Overall, there is a high correlation between the A1 and D subgenomes' gene expression patterns within this hybrid. This exceeds the correlation between the D genome and the V. dahliae strain JR2. It is also higher compared to the A1 subgenomes between hybridization events or between the JR2 and CQ2 strains of the same species. This indicates that significant homogenization of the subgenomes in V. longisporum occurred with hybridization.
Gene categories express homeologs differentially
Different growing conditions lead to homeolog-specific changes in most V. longisporum genes that express their homeologs differentially. Most of these changes affect genes that encode secreted proteins, which help evade host immunity, intervene in host metabolism, or affect the host's colonization in other ways.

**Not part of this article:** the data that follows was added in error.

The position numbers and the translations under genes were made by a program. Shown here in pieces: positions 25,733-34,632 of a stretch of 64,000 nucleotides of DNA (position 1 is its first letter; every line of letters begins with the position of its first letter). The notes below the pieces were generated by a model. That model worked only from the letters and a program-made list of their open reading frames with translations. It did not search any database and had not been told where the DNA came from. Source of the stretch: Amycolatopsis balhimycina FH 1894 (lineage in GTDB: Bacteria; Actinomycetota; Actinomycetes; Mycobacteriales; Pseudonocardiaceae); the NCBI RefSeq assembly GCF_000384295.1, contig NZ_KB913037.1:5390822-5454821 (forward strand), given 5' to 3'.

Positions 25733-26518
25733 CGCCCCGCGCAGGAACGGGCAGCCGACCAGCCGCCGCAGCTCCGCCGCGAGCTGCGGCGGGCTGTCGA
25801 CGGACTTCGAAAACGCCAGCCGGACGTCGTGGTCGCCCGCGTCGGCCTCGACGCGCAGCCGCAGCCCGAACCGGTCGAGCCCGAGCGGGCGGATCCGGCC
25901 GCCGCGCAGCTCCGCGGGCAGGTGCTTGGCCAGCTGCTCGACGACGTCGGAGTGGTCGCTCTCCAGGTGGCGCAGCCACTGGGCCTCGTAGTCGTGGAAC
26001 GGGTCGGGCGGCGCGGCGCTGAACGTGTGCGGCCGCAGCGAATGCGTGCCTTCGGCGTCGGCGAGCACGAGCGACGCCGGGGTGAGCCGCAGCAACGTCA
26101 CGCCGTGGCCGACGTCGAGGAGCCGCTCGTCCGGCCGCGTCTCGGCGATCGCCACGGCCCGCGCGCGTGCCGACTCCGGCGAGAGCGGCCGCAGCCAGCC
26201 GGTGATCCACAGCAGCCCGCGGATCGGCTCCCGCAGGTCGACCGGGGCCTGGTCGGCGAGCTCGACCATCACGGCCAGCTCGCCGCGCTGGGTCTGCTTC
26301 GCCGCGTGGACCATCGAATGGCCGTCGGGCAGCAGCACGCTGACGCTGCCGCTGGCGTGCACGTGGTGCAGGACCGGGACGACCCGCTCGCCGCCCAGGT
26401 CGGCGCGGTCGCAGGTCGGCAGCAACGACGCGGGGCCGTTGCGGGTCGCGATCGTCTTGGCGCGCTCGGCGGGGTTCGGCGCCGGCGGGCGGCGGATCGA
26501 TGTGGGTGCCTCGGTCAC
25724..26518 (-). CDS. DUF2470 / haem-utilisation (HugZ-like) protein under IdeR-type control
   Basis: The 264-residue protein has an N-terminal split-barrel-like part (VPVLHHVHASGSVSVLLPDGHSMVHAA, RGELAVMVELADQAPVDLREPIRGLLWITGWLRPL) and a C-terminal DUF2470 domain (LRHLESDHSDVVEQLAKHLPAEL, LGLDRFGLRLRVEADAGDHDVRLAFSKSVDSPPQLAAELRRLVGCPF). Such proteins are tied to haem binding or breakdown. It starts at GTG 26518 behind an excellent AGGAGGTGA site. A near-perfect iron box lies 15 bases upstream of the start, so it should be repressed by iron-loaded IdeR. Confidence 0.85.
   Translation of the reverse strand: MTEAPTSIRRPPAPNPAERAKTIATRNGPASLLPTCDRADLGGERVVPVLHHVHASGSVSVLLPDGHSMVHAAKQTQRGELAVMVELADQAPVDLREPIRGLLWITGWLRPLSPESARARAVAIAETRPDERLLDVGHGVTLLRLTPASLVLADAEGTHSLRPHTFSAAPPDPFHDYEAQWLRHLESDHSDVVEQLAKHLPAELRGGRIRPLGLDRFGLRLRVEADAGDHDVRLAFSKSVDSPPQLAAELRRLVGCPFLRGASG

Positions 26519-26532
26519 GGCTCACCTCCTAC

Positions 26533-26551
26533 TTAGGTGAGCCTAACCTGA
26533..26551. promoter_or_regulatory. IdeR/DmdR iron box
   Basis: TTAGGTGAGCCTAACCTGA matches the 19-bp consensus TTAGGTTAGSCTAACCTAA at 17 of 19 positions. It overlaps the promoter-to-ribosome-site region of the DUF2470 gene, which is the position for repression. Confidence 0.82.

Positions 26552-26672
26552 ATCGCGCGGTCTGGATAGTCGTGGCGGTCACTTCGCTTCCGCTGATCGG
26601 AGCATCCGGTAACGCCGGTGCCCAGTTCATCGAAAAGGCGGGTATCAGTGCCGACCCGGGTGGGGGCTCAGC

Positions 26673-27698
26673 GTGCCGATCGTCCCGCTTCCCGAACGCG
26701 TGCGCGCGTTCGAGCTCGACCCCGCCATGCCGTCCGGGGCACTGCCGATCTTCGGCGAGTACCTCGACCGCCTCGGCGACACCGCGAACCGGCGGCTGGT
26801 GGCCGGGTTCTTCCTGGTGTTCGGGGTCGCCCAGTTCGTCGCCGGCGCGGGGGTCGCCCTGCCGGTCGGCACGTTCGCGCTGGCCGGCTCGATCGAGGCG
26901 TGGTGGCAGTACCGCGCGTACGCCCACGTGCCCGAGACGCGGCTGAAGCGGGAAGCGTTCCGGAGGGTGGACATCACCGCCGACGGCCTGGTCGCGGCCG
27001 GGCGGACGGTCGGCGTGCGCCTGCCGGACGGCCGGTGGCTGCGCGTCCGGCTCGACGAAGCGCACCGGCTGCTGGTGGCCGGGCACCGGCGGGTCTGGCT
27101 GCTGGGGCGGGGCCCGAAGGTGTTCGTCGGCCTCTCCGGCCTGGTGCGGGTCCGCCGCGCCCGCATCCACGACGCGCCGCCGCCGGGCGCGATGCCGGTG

More than half of the differentially expressed homeolog genes in V. longisporum grown in planta have a different expression profile depending on the growing conditions, compared to in vitro growth. This points to sub-genome-specific alterations of gene expression, with a differential homeolog expression as a result.
Such responses specific to the sub-genome level involve genes that participate in multiple metabolic processes.
What are the implications?
Hybrid fungi, therefore, respond to changes in the environment in allele-specific ways, especially when the genes manipulate the environment. Generally, however, gene expression homogenizes following hybridization in fungi.
Genomic rearrangements can occur in many Verticillium species, causing widespread shifting around of chromosomes. In the parental V. dahliae species, such rearrangements especially affect genes that promote host infection and are called dynamic chromosomal regions.